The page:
TUI backs industrial action campaign if talks fail on pay equality

Delegate tell TUI conference of earning €7,000 per year less than other colleagues

TUI general secretary  John McGabhann: he said  members should tell politicians that neither they nor their families would support any election candidate or party until pay equality for recently-recruited teachers was secured :

TUI general secretary John McGabhann: he said members should tell politicians that neither they nor their families would support any election candidate or party until pay equality for recently-recruited teachers was secured :

 

Delegates attending the Teachers’ Union of Ireland (TUI) annual conference gave a standing ovation to a group of teachers appointed after 2011 who told of their experiences of receiving €6,000 or €7,000 per year less than long-serving colleagues working alongside them in their schools. They outlined the impact this had on their ability to buy houses or get married.

Tom Dixon of the Kildare branchsaid he started teaching in 2014, and had already lost out on €30,000 as a result of pay inequality.

He said he had secured a job offering 16 hours’ teaching per week, but still had to do odd jobs to generate extra money. If he had to go on strike for three months solid and after that the Government came to its senses and ended pay inequality, he would still be up financially that year.

“I understand there are many people who think they cannot go on strike. If you can’t afford to strike, us lower-paid teachers can’t afford to work. We are not here to ask you to do it for us. We are here to ask you to do it with us.”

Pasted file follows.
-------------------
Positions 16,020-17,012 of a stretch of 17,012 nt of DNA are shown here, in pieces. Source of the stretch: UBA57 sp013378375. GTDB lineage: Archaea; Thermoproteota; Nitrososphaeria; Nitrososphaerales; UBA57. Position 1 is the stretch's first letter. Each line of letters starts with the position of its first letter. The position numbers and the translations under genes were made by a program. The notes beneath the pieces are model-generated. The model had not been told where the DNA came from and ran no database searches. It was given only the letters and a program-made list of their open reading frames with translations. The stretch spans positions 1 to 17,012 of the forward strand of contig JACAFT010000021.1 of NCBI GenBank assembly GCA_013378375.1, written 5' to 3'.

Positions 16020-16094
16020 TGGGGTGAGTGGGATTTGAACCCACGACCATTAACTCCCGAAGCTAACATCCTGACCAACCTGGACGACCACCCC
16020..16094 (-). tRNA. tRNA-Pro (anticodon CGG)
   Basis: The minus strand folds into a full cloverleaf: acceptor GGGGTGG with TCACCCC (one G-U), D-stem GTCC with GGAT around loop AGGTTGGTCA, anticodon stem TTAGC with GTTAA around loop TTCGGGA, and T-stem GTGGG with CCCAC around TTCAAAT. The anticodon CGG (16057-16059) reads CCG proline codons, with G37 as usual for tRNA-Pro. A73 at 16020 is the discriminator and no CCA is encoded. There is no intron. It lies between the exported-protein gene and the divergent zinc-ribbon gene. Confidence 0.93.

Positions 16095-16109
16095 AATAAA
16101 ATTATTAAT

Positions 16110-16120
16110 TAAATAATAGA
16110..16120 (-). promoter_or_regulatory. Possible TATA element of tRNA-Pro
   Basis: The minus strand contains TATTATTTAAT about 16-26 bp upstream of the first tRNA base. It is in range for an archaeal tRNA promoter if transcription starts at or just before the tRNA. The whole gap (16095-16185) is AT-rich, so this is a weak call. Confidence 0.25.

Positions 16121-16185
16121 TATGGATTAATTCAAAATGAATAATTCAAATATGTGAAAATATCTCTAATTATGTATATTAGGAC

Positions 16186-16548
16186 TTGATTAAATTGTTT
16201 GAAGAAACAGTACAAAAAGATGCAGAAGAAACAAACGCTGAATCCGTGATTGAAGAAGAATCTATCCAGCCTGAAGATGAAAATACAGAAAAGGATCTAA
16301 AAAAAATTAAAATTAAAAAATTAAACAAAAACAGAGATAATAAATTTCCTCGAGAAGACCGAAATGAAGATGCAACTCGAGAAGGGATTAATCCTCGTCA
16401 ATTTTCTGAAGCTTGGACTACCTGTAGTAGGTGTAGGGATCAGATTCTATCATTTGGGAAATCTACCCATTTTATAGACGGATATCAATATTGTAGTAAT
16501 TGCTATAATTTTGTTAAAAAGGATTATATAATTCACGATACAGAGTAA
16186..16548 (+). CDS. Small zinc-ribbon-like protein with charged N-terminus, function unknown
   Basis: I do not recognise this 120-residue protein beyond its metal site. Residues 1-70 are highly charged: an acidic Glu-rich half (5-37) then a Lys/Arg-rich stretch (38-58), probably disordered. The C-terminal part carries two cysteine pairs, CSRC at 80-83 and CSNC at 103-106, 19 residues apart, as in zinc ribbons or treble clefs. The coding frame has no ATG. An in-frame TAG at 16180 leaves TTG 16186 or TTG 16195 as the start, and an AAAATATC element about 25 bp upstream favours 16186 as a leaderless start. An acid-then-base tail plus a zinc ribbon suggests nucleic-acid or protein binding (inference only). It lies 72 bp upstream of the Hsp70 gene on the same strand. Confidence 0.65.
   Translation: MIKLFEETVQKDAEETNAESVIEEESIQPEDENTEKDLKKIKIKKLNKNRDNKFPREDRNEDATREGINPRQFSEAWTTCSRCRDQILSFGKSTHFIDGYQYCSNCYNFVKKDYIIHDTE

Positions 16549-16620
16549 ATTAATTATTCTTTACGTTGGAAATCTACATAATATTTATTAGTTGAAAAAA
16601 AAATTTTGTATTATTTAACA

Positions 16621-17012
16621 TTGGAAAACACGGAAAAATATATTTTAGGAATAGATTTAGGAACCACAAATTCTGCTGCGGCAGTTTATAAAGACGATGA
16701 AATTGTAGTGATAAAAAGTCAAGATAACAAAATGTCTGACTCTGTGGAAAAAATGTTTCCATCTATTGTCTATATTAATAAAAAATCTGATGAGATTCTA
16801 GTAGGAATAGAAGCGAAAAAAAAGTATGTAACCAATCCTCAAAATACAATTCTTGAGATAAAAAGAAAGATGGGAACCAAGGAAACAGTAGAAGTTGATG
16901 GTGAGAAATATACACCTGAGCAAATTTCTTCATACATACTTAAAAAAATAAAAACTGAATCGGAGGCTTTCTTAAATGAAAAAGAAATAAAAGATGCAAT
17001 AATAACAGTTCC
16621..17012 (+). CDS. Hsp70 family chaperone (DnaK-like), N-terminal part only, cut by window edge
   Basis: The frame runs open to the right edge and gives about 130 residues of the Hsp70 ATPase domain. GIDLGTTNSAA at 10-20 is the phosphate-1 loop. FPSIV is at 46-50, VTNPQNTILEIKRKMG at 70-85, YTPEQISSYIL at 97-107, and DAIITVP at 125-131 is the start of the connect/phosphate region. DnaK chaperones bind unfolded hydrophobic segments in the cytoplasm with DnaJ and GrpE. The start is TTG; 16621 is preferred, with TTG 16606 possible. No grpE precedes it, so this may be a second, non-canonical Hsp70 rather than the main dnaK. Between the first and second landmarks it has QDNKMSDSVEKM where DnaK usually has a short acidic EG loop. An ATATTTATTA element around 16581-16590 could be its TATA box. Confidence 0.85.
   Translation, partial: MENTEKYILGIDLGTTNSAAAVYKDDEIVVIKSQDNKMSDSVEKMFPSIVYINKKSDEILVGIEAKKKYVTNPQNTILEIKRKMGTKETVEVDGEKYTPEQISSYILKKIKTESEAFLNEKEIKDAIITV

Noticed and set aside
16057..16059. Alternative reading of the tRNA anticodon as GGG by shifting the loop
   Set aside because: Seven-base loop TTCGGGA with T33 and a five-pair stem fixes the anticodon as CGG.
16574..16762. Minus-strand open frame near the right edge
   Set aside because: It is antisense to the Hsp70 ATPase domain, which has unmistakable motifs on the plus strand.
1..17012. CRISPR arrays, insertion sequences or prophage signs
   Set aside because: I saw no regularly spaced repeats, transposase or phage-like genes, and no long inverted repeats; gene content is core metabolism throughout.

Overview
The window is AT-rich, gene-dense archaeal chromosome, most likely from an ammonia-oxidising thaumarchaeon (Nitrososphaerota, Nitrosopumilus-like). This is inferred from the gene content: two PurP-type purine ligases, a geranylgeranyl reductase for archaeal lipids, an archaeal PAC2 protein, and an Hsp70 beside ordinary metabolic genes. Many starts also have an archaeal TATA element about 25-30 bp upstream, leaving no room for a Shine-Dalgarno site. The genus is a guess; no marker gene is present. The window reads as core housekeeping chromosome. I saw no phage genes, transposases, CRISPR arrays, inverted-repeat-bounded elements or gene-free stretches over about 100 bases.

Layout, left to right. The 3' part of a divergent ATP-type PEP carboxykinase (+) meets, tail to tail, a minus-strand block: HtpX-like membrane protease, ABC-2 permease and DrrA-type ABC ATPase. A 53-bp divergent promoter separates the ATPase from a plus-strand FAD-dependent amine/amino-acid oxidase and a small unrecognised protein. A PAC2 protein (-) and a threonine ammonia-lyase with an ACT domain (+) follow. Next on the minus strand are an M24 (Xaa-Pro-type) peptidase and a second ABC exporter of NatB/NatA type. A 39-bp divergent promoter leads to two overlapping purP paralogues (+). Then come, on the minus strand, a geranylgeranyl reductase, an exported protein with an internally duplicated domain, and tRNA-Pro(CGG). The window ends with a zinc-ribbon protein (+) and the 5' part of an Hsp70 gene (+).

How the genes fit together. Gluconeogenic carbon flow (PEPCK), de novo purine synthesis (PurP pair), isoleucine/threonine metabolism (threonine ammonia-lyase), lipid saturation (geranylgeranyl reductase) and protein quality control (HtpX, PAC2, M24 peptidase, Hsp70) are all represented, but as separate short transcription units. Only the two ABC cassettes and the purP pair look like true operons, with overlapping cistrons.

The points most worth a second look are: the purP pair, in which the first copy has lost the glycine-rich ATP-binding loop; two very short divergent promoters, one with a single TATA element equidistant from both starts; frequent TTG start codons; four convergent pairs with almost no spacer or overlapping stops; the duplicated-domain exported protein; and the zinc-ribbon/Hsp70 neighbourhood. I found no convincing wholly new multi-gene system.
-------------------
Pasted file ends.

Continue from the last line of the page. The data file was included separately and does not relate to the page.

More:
Stephanie Hassett from south Tipperary said those affected by the two-tier system were no longer just recent entrants but were teachers who at this stage were well established in their schools and had moved on with their lives, buying homes and starting families. The two-tier system had gone on far too long.

David Waters of the Dublin/Dún Laoghaire branch said he still earned €5,000 less than other longer-serving colleagues, and over his career would lose out on up to €100,000.

Next two budgets

Eddie Conlon of the Dublin colleges’ branch said equal pay would have to be delivered now and not in 2021 at the end of the current pay deal or over the next two budgets, as he said was being proposed by Fianna Fáil.

Sarah Doyle of Kilkenny said after four years in the teaching profession she took home about €2,050 per month. Somebody with the same contract employed prior to 2011 would take home €2,650 per month.

Joseph Farrelly of Louth said the Government repeated that the pay gap between pre- and post-2011 entrants to teaching had been narrowed to 75 per cent. If a road was 75 per cent completed he would not drive on it.

Rachel McEntee, also from Louth, calculated that the earnings she lost as a result of being a post -011 entrant to teaching equated to working 118 days for free.

TUI president Joanne Irwin said a recent report by the Department of Public Expenditure on the two-tier pay system was “flat, stale and somewhat disingenuous”.

She said the report estimated it would cost €83 million to address the two-tier system in education. “This is a mere drop in the ocean compared with the €2 billion enthusiatically lavished on Irish Water over the last few years.

“This is all about priorities and choices. It [the €83 million cost] would be comfortably covered if the Government ended the unjustifiable lower VAT rate for the hospitality sector or tackled bogus self-employment that cost the State so much.”

New talks

The 500 delegates at the TUI conference backed proposals for industrial action if new talks with the Government do not show by next month that they have the capacity for ending all aspects of the controversial two-tier pay system.

John MacGabhann, the union’s general secretary, said TUI members should tell politicians that neither they nor their families would support any election candidate or party financially or practically until pay equality for recently-recruited teachers was secured.